A family in Maine is suing the state for excluding their children from a rural tuition assistance program, a decision they say contradicts a recent Supreme Court ruling.
Keith and Valori Radonis are organic farmers with three children they would like to send to St. Dominic Academy, a private Catholic school in Auburn. The Radonis family qualifies for the Town Tuitioning Fund, a statewide program that allows families in small towns or rural areas without public schools to use tax-payer funding to help cover the cost of their children’s education.
Tuition at St. Dominic Academy ranges between $6,750 annually for preschool through fifth grade and $13,950 for high school.
Despite qualifying for the tuition assistance program, the Radonis’ were informed they cannot use the money to enroll their children in the Catholic school.
Under the state’s human rights law, religious schools cannot participate in the tuition assistance program because the regulation mandates schools be religiously neutral and opposes institutions that may violate its policies prohibiting discrimination based on gender identity or sexuality.
Radonis parents have sued Maine, arguing the policies restrict students’ access to religious education and defy Carson v. Makin.
In June of 2022, the United States Supreme Court ruled that Maine could not exclude religious schools from the Town Tuitioning Fund. Maine had excluded publicly-funded, privately-run religious schools from the program since the 1980s when the governor at the time raised constitutional concerns.
The state’s exclusion of religious schools was challenged by parents on five different occasions between 1994 and 2017, reports Angelus News.
The Court ruled that, by not funding students equally, Maine had violated the Free Exercise Clause of the First Amendment.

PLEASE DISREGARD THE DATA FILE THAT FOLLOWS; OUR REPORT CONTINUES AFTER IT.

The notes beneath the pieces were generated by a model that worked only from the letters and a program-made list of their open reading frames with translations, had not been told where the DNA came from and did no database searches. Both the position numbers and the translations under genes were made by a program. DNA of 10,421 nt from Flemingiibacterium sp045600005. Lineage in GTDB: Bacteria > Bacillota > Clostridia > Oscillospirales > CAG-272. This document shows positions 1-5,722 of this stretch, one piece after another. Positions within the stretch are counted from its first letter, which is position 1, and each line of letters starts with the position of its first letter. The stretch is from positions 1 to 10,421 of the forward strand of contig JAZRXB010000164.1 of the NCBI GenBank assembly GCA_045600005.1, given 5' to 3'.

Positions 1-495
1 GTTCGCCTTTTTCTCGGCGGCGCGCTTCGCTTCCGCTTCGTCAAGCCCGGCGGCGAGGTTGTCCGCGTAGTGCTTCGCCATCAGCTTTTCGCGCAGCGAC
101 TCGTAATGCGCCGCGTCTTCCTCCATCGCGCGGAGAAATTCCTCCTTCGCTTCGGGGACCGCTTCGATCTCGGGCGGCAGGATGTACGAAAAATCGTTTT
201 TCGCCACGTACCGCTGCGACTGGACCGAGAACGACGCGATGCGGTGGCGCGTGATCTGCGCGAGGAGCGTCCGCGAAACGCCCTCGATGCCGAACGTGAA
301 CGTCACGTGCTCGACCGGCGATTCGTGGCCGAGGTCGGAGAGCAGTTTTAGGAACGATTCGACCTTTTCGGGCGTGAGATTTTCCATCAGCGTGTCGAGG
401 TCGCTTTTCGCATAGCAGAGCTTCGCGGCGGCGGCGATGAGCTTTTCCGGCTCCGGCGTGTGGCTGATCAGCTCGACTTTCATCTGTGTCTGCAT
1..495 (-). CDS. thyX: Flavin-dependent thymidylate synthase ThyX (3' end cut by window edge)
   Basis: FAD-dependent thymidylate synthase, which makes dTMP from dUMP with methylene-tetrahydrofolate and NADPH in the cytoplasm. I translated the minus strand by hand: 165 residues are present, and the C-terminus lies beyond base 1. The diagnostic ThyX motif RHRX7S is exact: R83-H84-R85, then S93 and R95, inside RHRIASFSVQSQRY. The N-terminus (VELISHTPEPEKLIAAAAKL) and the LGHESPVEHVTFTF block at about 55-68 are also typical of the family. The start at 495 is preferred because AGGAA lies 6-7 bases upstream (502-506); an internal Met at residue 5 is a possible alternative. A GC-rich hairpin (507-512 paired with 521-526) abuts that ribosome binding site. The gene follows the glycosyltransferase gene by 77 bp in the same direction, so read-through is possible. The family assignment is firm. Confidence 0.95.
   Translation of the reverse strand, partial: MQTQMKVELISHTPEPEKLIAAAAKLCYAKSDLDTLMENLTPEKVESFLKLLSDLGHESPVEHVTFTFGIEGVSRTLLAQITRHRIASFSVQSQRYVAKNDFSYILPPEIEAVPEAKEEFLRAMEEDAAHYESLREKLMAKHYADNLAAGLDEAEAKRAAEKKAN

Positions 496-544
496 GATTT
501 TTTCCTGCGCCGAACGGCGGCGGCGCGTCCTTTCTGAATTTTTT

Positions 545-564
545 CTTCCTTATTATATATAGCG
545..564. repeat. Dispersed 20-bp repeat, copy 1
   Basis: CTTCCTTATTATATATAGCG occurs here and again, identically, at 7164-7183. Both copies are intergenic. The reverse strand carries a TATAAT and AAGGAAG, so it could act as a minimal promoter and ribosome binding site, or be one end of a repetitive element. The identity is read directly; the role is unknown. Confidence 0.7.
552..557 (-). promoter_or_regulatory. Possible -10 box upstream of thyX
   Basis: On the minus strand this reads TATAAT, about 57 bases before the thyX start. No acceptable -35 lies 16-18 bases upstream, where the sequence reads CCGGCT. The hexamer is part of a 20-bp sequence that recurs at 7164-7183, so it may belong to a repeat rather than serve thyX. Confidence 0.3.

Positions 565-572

“Maine has chosen to offer tuition assistance that parents may direct to the public or private schools of their choice,” wrote Chief Justice John Roberts. “Maine’s administration of that benefit is subject to the free exercise principles governing any public benefit program—including the prohibition on denying the benefit based on a recipient’s religious exercise.”
The ruling from America’s highest court did not change Maine’s enforcement of the tuition program because of its anti-discrimination regulations established in the Human Rights Act, which was amended shortly before the Supreme Court released its ruling. Prior to the amendment, religious schools were exempted from the law, per centralmaine.com.
“I think that just given the fact that Carson v. Makin was decided just June of last year, this is very fresh, and you’ve got the same argument here where the state was told by the Supreme Court that what you are doing is unconstitutional,” said Keith Radonis to Fox News. “You are violating the free exercise clause of religion covered under the First Amendment of the Constitution… All they’ve done now is removed Hurdle A and inserted Hurdle B and C to still try and prevent folks from accessing this tuition money, so it seems very similar to the previous case.”
The Radonises and Saint Dominic filed their federal lawsuit on June 13, naming the Maine Department of Education Commissioner Pender Makin and the five commissioners on the Maine Human Rights Commission as defendants.
The family argues that the state would not be funding religious schools with tax dollars because the money is given to parents to spend on an educational institution at their discretion.
“It is critical that folks understand it’s not the state giving money to a religious institution. All they’re doing is giving that person’s hard-earned tax dollars back to that family to make a decision,” said Mr. Radonis.
“One size doesn’t fit all and so being in a rural area where we have choices, we can fit each child, dependent on their needs, with the right school, the best choice for them,” said Valori Radonis. “And when the state closes down options, it’s not right.”